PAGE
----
I Hate Marketing is a new weekly Stareable Film School column, where we'll talk about how to make marketing easier, even for those of us who hate it.
"The most important thing to remember is that festivals are catalysts, not answers," says Jonathan Robbins, Festival Coordinator for HollyWeb (now accepting submissions!). "It is up to you to capitalize on your project's status and/or success at a festival, they won't do it for you."
I've talked about the importance of film festivals in two previous posts (here and here), but today we're going to talk about them specifically in terms of using them to your marketing advantage. Even if your show or project isn't part of the festival, attending local events are incredibly useful for spreading the word and learning from your community in real life.
For the purposes of this article, though, let's assume that you were just accepted into a film festival. Congratulations! But what comes next?
This first section is going to sound jaded, but if you're looking to leverage a festival acceptance and/or win to gain credibility for your project, try not to jump the gun on shouting your success from the rooftops. Crazy as it sounds, sometimes you'll get an acceptance email letting you know you're nominated for an award at a festival without any accompanying media, specifically without laurels to display or a page on their website or social media to prove you've been accepted. There are totally legitimate reasons for this- if the festival is using FilmFreeway to manage submissions, sometimes the auto email to announce your selection just isn't detailed enough, and they'll send a follow-up later on.
Sometimes, though, especially if you submitted for a really small or really cheap festival, they might be totally scamming you. The scam can come in two flavors: either they accept everyone who submitted and then tell you they'll screen whichever projects pay to fly to and attend their festival, or they accept people arbitrarily and then never follow up, which is basically just the low-fat version of the first flavor.
It is because of the possibility of a scam that you should always research festivals beforehand and, if something still stinks, make sure you have a link to send friends, family, and fans to in order to prove that your project is, in fact, in consideration for an award. The next few sections of this article are going to outline how to promote your festival inclusion, and promoting a fraudulent fest will be embarrassing, so be careful.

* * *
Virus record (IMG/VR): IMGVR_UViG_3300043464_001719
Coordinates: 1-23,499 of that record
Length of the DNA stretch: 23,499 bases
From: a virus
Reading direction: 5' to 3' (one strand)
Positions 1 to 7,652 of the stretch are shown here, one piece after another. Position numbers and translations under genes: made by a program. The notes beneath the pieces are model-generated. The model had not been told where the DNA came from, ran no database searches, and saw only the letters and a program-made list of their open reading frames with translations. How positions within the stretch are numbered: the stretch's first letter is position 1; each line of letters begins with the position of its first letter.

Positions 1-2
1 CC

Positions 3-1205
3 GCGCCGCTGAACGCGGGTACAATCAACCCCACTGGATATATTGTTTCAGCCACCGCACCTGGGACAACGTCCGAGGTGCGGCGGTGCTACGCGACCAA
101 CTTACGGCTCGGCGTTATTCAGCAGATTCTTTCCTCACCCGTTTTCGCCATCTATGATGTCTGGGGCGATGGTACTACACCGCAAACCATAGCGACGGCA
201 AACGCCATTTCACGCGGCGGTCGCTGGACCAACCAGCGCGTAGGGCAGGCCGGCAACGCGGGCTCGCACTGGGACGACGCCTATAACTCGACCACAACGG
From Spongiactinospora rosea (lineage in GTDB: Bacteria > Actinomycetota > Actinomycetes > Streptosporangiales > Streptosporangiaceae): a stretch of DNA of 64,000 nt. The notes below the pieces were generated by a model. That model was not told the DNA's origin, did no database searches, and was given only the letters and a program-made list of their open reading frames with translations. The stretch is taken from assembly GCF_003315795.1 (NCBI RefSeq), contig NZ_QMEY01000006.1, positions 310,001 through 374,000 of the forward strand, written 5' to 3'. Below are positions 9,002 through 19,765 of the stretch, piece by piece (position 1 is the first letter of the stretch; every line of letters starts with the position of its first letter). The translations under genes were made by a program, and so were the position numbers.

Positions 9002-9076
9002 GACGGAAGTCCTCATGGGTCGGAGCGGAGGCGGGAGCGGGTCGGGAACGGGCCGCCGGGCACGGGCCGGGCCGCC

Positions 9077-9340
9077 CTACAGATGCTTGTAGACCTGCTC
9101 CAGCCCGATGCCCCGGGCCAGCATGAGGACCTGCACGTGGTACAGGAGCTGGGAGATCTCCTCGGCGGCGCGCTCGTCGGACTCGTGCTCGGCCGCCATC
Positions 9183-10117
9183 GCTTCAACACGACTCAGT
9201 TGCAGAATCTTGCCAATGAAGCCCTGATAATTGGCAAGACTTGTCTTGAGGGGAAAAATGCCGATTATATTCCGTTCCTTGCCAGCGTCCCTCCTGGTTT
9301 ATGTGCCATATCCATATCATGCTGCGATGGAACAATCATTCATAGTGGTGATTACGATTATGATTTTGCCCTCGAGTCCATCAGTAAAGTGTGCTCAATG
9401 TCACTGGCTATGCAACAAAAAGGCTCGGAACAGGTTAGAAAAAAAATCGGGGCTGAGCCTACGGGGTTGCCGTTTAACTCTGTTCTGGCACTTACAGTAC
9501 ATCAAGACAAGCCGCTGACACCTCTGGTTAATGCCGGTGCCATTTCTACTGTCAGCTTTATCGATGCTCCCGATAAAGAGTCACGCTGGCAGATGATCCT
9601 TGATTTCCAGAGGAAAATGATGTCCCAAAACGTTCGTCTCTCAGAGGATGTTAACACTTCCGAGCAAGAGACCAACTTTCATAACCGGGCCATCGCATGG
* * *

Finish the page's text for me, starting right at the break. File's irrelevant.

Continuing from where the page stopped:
In terms of laurels, if they aren't included in the first email, reply with a thank you for being included and ask if they have laurels for your category or nomination that you can display. The faster you can get those laurels, the more opportunities you have to celebrate and use this honor to your advantage.
Everyone knows laurels look legit. "Put them on your website, poster, intro, trailer, social media, everywhere!" Meredith Burkholder, Founder of Webfest Berlin, emphasizes. "The laurels signal to prospective buyers and viewers that this is a series to watch."
"Bonus points if you include the URL of the project on the image," adds Jason Robbins.
Basically, what you're doing is sharing the same images and posters people have already seen, but the addition of a laurel makes it seem new and fresh and exciting, essentially DOUBLING your opportunities to post largely recycled content.
Whenever you post a celebratory laurel promo, make sure to tag the festival. "Festivals will do their best to get publicity for you and your show," Burkholder explains, "so USE that help. Retweet, repost, share, etc. to increase your reach and show your followers that you're not the only one who thinks your project is great."
We've talked about press releases before (and last week we talked about using them in a press kit), but I'm not talking about a full page that you're sending directly to news organizations. If you did that for every festival, they'd get annoyed. However, you can circumvent this by posting 1-2 paragraph mini releases directly to your show's website or Facebook page.